Against this background, perhaps the news coming from CFU this evening becomes less surprising. A rumour had already started to take hold that the club was up for sale for next to nothing but that any prospective new owner would not be allowed to look at the club’s books (presuming such artifacts actually exist) prior to purchasing it. They issued a press release this evening confirming what had happened:
City Fans United can confirm that earlier this afternoon we received a text message from Stephen Vaughan Senior’s mobile phone as follows:
£1 for 100% shareholding.
u pay all outstanding creditors.
Stephen vaughan junior
We feel that two days would not be sufficient for us to carry out the due diligence that any fit and proper future owner would wish to undertake, so we trust in Mr Vaughan that he has made provision for the Club’s survival of Wednesday’s winding up order.
As our members would expect, we have now acknowledged receipt of this message, and will give due consideration to his offer at our members meeting on Thursday.
As ever, it was a message that offered as many new questions as it answered. Why was Stephen Vaughan Junior (who, let us not forget, is currently the chairman of the club) using his dad’s mobile to send a text message to CFU? Did they really, considering everything that has gone over the last few months or so, expect CFU to be mad enough to accept the offer without completing due diligence first? CFU will “give due consideration to his offer” on Thursday but this, of course, comes twenty-four hours after their winding up hearing. There may be nothing left for them to take over by then.
Even if this was a last roll of the dice by the Vaughan’s, it seems unlikely that it will be taken up. Chester City 2004 Ltd only really started trading last summer but it is believed to have hundreds of thousands of pounds’ worth of debt. It seems unlikely that taking over what is left of it will make any economic sense whatsoever. It may, however, give the club the chance to say that they have offered it to someone when they turn up in court on Wednesday, and that may buy them an extra couple of weeks. Frank Warren was very quick to play down any notion of him investing in the club last week, after all. It may also be an attempt to drive a wedge between supporters by being able to say that at least they have offered to give the club to CFU.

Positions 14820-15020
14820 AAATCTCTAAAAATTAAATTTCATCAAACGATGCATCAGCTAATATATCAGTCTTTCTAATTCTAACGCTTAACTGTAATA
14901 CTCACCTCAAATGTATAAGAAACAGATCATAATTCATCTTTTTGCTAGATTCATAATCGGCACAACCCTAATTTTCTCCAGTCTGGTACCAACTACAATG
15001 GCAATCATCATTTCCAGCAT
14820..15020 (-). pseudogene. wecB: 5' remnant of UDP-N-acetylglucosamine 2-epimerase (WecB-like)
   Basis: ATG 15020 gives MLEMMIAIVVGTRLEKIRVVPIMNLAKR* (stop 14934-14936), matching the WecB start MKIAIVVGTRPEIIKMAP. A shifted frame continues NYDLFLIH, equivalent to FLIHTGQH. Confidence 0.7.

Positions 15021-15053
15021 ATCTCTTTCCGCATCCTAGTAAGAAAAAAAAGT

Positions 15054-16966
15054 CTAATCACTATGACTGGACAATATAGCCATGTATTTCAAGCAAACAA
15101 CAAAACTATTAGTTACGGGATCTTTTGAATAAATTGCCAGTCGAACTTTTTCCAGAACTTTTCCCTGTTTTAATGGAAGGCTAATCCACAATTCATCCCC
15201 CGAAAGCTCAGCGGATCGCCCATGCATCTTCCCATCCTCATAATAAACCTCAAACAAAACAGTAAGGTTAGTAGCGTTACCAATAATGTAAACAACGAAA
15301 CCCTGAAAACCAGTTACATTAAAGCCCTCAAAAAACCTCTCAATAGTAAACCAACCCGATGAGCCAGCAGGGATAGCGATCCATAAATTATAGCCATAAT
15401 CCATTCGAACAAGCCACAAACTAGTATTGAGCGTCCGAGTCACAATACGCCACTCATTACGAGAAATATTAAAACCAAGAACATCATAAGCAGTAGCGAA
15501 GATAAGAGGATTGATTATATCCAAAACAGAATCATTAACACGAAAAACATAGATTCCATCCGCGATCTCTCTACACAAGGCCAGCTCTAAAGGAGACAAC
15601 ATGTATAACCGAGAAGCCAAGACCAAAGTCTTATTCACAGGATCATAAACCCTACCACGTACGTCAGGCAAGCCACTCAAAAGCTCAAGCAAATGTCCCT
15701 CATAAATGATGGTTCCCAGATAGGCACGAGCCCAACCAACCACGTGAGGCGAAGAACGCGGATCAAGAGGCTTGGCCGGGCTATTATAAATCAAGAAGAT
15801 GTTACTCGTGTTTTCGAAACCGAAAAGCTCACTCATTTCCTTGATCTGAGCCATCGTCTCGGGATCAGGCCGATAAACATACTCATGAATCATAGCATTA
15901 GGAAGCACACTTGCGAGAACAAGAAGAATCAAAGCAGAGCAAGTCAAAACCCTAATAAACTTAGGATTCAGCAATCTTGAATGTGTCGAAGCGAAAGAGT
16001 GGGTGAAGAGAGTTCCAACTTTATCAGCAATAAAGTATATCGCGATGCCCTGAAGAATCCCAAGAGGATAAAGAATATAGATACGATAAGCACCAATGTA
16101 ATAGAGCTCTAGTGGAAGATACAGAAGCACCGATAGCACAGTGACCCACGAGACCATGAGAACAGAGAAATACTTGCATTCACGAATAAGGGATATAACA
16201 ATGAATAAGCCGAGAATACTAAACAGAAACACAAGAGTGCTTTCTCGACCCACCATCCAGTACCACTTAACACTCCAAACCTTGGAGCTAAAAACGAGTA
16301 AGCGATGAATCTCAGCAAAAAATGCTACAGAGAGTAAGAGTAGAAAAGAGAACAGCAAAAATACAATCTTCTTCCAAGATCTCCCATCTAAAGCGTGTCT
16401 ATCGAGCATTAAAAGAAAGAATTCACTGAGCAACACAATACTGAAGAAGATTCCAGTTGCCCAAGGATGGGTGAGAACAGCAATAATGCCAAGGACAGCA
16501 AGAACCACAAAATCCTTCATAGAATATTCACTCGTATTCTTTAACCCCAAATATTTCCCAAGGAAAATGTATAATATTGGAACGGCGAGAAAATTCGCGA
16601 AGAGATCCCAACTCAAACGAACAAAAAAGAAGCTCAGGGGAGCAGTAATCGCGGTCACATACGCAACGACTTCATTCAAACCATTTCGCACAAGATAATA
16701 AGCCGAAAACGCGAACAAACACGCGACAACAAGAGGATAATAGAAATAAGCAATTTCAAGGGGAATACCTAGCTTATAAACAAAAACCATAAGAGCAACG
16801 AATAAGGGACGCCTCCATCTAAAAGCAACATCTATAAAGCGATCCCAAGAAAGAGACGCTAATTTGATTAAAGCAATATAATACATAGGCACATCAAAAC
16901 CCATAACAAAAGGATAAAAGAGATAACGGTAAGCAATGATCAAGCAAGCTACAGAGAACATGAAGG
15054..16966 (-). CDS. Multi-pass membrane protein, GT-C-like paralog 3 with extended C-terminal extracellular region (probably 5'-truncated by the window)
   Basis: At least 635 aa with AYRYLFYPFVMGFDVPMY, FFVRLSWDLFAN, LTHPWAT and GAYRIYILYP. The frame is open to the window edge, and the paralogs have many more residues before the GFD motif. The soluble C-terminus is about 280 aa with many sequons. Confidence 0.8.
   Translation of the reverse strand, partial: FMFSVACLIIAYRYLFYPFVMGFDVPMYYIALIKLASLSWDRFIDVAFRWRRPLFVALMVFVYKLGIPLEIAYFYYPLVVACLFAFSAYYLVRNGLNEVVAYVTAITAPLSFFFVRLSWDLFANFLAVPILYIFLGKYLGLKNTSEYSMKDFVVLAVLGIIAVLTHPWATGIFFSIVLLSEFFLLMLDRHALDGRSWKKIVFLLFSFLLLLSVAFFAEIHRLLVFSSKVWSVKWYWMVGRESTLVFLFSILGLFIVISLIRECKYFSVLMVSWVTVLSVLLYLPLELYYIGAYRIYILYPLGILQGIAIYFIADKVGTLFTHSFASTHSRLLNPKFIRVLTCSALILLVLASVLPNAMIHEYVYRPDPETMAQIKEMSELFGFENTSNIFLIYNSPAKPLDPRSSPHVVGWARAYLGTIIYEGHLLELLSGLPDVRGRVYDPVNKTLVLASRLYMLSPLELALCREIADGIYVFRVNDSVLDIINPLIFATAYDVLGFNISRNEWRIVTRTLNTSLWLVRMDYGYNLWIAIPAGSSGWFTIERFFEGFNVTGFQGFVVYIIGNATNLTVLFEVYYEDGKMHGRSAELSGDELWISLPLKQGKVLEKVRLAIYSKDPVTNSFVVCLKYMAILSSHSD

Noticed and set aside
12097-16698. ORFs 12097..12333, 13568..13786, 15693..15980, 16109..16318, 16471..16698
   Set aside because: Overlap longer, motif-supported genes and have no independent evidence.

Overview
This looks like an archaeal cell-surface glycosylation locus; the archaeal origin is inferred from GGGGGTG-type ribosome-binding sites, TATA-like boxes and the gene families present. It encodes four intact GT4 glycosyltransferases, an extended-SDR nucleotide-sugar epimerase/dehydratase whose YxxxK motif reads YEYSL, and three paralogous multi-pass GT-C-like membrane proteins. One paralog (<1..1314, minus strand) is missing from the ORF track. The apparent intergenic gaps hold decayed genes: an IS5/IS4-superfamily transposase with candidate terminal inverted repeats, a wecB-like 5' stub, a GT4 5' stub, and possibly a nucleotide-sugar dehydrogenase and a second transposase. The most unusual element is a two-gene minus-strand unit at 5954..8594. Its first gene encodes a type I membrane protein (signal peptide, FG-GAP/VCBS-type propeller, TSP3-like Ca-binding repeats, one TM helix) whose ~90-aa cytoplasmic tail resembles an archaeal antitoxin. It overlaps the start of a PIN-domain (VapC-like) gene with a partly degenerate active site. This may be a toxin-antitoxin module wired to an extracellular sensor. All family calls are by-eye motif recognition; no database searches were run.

We will know a little bit more by the end of this week. Within forty-eight hours, Chester City could be dead, once and for all. With the CFU boycott now official, it has to be maintained until the Vaughans and those that may or may not be connected to them are removed from the club. Their home derby match against Wrexham, due to be played next month, might turn out to be one of the strangest derby matches ever played. Wrexham supporters have been asked to boycott this match, but it would be unsurprising if their loyalty to their team proved to be greater than any feeling of common cause with their stricken neighbours.
There is, in all honesty, no right and wrong in the decision that they take. Quite aside from any other considerations, no-one even knows who the owners of the club will be or whether they will be trading by then. For the home supporters, however, it isn’t just one match. They may yet have to starve the current owners out of the club and, when they do, it will be worth it, providing they can get the all-important lease for The Deva Stadium. At that point, they can start rebuilding, and question of what level of football people in Chester will be watching next season seems unlikely to be answered any time soon. Any level of football with a new club, however, would have to be better than what they have been expected to put up with this season.